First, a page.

Several people have made the astute observation that we need some more definition of terms to help engage the conversation. With that in mind, I’d like to tackle the idea of postmodernism in a four part post that examines James Smith’s book “Who’s Afraid of Postmodernism?”, where he engages three postmodern philosophers: Jacques Derrida, Jean-Francois Lyotard, and Michel Foucault. This is the second of the four part series (part one; part three; part four). I have adapted these posts from a paper I wrote in the fall of 2009. For ease of reading, I’ve bolded key ideas, so that you may either read all the gnarly details or skim for the key concepts. Either way, please leave comments and engage in conversation!
Smith next proceeds to consider Jean-Francois Lyotard’s statement that postmodernism is an “incredulity toward metanarratives.” (1) Many have interpreted this as meaning that Christianity and postmodernism are incompatible because Christians have a grand, overarching story that we believe is the core of how we live our lives. However, Smith suggests that what Lyotard actually means by this statement is that the scientific obsession with reason is itself a metanarrative and one that does not hold all answers. In other words, “metanarratives…(are) false appeals to universal, rational, scientific criteria–as though they were divorced from any particular myth or narrative.” (2) Narratives are not the problem; it’s when people claim an objective truth that lies outside of narrative.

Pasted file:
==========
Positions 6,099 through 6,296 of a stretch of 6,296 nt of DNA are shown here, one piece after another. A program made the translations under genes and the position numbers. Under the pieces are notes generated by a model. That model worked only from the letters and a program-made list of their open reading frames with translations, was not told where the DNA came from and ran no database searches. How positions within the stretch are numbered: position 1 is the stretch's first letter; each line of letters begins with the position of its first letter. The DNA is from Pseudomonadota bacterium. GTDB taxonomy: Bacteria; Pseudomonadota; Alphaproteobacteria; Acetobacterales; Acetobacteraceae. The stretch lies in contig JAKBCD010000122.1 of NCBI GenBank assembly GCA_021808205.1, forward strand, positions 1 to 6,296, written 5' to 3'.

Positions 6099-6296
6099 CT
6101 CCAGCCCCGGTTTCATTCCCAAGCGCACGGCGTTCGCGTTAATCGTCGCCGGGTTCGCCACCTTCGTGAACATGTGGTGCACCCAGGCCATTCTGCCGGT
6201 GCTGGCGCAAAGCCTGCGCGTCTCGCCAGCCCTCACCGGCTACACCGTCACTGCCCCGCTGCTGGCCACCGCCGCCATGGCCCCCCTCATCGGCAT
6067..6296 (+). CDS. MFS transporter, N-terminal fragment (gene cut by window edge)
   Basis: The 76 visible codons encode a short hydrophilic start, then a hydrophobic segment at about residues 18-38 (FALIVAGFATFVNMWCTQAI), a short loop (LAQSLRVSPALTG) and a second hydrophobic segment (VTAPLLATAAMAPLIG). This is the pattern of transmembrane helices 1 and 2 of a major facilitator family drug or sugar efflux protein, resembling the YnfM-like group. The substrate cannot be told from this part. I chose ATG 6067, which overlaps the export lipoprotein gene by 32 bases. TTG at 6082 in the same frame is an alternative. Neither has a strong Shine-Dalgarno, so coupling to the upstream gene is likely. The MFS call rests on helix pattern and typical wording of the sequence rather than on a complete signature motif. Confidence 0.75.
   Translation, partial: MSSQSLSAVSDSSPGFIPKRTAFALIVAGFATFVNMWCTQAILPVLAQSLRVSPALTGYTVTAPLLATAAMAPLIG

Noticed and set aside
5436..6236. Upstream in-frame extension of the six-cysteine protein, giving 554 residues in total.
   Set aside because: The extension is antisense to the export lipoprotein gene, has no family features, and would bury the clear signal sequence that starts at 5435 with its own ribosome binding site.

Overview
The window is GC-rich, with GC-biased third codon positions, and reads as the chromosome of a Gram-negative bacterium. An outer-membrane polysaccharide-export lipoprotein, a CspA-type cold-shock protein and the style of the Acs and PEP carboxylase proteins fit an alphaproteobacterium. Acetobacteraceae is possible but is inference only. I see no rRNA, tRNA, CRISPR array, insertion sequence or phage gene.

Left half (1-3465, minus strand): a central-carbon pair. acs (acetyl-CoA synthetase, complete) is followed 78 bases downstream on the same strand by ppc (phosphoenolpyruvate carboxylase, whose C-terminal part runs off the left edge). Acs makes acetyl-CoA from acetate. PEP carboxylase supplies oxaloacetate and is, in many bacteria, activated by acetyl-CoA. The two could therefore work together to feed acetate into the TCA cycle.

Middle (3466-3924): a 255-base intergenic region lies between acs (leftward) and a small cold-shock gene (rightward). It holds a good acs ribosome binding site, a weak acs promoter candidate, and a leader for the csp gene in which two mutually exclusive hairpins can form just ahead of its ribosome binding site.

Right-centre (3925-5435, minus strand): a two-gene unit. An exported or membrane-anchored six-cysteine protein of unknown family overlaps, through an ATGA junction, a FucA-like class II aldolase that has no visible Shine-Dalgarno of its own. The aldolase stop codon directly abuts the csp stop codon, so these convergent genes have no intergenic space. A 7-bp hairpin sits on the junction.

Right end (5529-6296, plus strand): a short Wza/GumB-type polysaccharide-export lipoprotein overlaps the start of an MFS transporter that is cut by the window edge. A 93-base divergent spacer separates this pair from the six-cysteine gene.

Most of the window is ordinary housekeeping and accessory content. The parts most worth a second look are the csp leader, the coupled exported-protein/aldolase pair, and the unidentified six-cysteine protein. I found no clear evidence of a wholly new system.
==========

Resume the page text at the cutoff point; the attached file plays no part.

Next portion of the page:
With this in mind, Smith contends that postmodernity actually opens the door to Christianity, because it allows us to freely present our ideas in the marketplace of ideas and that, if understood and presented well, that our story is one of unique impact. (3) In other words, this insistence that rational thought alone doesn’t hold the trump card allows a key component of our beliefs to retake its central place: faith.
- Smith. Who’s Afraid of Postmodernism? 63.
- Ibid., 68.
- Ibid., 73.